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Exclusive: Labour tables amendments to housing bill to save small music venues

Shadow culture secretary Michael Dugher backs "Agent of Change" principle to protect venues against developers. 

After Michael Dugher became shadow culture secretary, one of the first issues he raised was the plight of small music venues. Of the 430 that traded in London between 2007 and 2015, only 245 remain open. At the Music Trust's Venue Day 2015, Dugher, renowned for his love of karaoke, warned: "There is a real crisis at the moment and that's why we need a national strategy to support small music venues before many more shut." 

Now, ahead of tomorrow's committee stage debate on the Planning and Housing Debate, the New Statesman can reveal that Labour has tabled amendments on this issue. The party has endorsed the "Agent of Change" principle, which would require developers who build apartment blocks near established venues (open for at least a year) to pay for soundproofing and mitigate against other potential problems. At present, developers have no legal obligation to soundproof new residences, forcing developers to spend significant amounts fending off noise complaints, abatement notices and planning applications. 

The Music Venues Trust has warned that the government’s 2013 amendments to permit offices, car parks and disused buildings across the country to be converted to residences without planning permission has made the situation for venues even worse. Many chose their location deliberately so that they wouldn't be a "nuisance" to residents. The "Agent of Change" principle has already been adopted in Australia, where it has helped small music venues, and is supported by many MPs, industry body UK Music, BBC Radio 6 and venues (a petition on the issue attracted 31,586 signatures).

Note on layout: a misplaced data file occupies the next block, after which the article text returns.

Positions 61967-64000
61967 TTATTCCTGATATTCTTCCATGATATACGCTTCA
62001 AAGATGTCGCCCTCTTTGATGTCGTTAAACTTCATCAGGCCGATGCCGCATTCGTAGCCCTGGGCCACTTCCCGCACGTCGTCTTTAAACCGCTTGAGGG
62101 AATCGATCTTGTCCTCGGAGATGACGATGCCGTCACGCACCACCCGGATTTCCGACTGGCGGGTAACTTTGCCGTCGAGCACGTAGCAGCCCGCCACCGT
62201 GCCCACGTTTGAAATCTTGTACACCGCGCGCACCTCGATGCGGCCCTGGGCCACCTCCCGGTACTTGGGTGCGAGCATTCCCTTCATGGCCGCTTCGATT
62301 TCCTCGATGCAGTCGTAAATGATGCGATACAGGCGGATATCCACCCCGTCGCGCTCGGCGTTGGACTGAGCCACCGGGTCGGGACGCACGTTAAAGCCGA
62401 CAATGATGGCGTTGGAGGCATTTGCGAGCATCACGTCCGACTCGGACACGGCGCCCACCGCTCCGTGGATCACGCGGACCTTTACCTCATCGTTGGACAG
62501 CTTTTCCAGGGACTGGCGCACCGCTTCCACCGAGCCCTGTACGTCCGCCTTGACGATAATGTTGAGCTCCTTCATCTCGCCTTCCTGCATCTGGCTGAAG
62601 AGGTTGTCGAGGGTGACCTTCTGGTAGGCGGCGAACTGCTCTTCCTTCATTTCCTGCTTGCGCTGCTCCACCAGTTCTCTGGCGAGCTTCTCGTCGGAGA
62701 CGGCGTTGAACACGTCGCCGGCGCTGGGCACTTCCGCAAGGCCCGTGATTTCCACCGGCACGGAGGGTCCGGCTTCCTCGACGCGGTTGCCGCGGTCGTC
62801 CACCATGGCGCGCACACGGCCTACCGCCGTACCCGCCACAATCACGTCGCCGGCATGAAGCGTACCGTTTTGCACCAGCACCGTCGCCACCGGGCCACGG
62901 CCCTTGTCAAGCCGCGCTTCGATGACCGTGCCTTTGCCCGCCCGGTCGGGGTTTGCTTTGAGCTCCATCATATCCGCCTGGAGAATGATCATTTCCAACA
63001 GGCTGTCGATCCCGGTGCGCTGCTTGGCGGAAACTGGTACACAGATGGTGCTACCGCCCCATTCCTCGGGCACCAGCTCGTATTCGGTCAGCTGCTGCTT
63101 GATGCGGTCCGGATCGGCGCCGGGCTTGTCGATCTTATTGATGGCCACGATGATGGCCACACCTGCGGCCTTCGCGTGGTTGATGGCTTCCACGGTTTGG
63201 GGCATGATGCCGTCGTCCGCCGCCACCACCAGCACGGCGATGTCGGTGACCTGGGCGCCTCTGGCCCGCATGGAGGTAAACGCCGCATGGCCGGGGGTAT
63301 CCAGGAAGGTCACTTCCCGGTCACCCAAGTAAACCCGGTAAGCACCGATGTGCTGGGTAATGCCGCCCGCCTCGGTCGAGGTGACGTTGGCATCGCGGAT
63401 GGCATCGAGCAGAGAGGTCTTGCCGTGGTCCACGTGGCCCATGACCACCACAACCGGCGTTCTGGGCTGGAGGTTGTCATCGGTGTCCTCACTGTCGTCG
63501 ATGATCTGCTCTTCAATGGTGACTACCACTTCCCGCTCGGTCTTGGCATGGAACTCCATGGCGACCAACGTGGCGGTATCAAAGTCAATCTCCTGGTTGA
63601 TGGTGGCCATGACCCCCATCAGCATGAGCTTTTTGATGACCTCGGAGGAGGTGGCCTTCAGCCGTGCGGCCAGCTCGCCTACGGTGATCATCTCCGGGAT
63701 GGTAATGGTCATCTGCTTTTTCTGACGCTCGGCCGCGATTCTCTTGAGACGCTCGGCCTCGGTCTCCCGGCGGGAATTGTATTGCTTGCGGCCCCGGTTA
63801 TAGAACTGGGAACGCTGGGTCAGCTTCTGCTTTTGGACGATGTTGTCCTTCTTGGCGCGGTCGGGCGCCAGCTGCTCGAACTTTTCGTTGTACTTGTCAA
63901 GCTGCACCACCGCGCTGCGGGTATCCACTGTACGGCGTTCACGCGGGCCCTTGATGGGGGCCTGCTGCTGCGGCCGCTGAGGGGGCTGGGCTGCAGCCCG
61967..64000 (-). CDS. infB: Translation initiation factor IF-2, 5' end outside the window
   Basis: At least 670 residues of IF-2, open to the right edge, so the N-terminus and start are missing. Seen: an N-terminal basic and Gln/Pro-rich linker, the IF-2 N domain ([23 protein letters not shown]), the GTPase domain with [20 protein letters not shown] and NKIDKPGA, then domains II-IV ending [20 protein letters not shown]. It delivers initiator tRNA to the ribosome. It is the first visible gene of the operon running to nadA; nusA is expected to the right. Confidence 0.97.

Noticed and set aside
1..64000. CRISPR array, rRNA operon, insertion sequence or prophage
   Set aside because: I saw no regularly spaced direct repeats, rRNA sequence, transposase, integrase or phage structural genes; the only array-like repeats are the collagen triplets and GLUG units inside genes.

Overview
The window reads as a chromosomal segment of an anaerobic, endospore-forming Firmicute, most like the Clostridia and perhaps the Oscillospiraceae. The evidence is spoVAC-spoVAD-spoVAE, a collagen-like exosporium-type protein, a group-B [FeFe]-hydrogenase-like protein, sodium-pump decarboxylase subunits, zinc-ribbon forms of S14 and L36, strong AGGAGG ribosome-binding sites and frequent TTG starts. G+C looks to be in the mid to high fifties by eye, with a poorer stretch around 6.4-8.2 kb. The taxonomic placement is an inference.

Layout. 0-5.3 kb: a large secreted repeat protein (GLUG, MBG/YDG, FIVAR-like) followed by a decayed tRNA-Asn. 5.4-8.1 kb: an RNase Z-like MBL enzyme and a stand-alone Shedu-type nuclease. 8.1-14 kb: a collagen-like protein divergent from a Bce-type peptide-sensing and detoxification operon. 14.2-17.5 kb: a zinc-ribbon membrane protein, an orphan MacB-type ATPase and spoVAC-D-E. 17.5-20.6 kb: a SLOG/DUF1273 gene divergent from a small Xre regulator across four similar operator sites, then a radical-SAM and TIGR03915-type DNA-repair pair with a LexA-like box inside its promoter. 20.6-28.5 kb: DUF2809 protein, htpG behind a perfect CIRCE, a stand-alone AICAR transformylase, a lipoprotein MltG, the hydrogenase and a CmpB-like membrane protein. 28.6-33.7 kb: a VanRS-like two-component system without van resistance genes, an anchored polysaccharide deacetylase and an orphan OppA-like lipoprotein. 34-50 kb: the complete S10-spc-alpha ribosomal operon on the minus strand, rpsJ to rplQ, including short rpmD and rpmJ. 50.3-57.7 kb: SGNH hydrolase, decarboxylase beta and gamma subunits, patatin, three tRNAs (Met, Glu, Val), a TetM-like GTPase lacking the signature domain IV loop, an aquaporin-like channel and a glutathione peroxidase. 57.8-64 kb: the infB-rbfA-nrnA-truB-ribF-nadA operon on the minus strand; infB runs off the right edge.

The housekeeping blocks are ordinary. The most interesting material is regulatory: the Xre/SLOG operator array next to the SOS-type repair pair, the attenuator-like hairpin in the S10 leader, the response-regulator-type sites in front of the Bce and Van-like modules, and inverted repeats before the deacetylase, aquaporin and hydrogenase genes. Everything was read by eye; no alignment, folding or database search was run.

Jo Dipple, the chief executive of UK music, said: "UK Music is concerned about the worrying trend of closures in grassroots music venues. These venues act as important hubs for creativity and a means of nurturing talent that for an industry that contributes £4.1 billion to the UK economy. We strongly welcome encouraging signs that politicians are taking seriously the threats of further closures and look to the Government to support the introduction of these amendments into law."

Dugher said: "Since 2010, the Conservative government have just stood by whilst more and more grassroots music venues have been forced to close. 

"Small music venues play a key role in the success of the UK creative industry through enabling great young talent to grow and develop into our next global stars.  But there is a real crisis at the moment and that's why we need to adopt the Agent of Change principle to support small music venues.